The COVID-19 pandemic has forced massive change on everyone, not least the food retail and restaurant industries. They had to adapt quickly to bring food to a Canadian population that was largely housebound. How did they pull it off?
By acknowledging that we now live in a digital economy, where catering to rapidly evolving consumer behaviour means offering a choice of digital payments. That in turn means adopting and embracing up-to-date restaurant payment technologies, omnichannel checkout experiences, e-commerce platforms, and delivery apps.
That’s how the food business is weathering the storm, according to the people who have been making the digital shift happen behind the scenes. For the Collision Conference 2021, Interac convened a roundtable of food and restaurant industry players to talk about how the pandemic accelerated the shift to deliveries and digital payments.
- Mathieu Robitaille, Marketing Director, Metro Ontario and Pharmacies
- Ryan Freeman, Head of Enterprise Partnerships at DoorDash Canada
- Jonathan Defoy, founder & CEO of FoodHero
- Mamata Krishnamurthy, Senior Manager, Digital Payments, Interac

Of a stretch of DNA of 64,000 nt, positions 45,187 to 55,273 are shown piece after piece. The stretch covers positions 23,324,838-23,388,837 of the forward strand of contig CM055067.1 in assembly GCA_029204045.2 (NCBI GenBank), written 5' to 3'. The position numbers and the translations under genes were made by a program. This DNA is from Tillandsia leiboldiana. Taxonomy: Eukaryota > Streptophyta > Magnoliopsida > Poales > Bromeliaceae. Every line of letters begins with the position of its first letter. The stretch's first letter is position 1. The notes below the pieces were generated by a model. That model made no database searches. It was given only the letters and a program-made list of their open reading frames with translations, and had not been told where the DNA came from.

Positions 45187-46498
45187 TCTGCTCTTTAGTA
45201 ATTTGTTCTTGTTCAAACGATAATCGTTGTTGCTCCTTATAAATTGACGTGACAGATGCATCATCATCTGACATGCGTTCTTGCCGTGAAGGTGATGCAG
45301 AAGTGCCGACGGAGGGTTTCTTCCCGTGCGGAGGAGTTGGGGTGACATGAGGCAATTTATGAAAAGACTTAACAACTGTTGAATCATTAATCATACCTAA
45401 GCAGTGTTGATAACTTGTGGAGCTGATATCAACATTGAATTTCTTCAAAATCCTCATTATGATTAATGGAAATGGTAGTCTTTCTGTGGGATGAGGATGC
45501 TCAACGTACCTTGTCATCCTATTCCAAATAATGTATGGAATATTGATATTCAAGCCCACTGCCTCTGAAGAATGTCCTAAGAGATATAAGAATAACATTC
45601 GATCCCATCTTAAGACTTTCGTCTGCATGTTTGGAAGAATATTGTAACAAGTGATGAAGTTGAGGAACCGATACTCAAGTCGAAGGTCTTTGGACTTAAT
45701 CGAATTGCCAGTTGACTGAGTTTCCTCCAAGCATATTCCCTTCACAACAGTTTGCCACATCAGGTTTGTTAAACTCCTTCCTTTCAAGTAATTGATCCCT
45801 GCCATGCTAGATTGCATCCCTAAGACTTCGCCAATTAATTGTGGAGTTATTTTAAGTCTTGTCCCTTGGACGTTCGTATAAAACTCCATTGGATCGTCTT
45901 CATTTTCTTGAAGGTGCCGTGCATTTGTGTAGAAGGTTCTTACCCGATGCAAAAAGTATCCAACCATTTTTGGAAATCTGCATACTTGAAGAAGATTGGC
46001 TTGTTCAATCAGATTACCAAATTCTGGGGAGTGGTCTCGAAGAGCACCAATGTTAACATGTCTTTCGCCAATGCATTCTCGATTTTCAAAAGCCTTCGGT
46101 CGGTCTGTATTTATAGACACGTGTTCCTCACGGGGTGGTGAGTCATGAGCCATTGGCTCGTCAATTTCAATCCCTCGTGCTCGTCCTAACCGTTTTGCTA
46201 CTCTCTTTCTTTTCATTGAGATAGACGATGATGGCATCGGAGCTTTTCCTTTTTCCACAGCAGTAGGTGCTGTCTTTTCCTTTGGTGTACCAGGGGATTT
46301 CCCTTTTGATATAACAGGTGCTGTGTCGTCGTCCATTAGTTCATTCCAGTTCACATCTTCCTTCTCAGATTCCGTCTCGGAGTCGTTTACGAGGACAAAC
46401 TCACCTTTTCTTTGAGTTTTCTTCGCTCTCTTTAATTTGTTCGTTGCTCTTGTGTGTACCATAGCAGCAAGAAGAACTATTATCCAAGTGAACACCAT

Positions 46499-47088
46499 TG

- James Good, AVP, Partnerships, Interac
Here are seven big takeaways from their discussion.
1. “The pandemic increased the pace of the shift to digital”
For example, said Mamata Krishnamurthy, “We’ve seen over the past year almost a triple-digit growth in our e-commerce business” — referring to a 308 per cent year-over-year jump in sales volume for in-app and in-browser Interac Debit payments. (March 2020 vs March 2021).
And as Interac has reported before, “Much of that growth comes from the food and restaurant industry,” she said. “Both merchants and the consumers want to remain safe, but they still want to have the convenience of being able to shop online.”
2. “Overnight, grocers became essential. That comes with heavy expectations.”
— Mathieu Robitaille, Metro
Mathieu Robitaille recalled the heavy moments of the early pandemic, when he and his colleagues at Metro realized that they had to adapt quickly to potentially help millions of people get food and medicine. (Metro is a major chain of grocery stores in Ontario and Quebec; the company also operates Jean Coutu pharmacies and Food Basics stores, among other brands.)
“We had a responsibility to help customers make the transition to digital shopping and payments, to make it easy,” Mathieu said.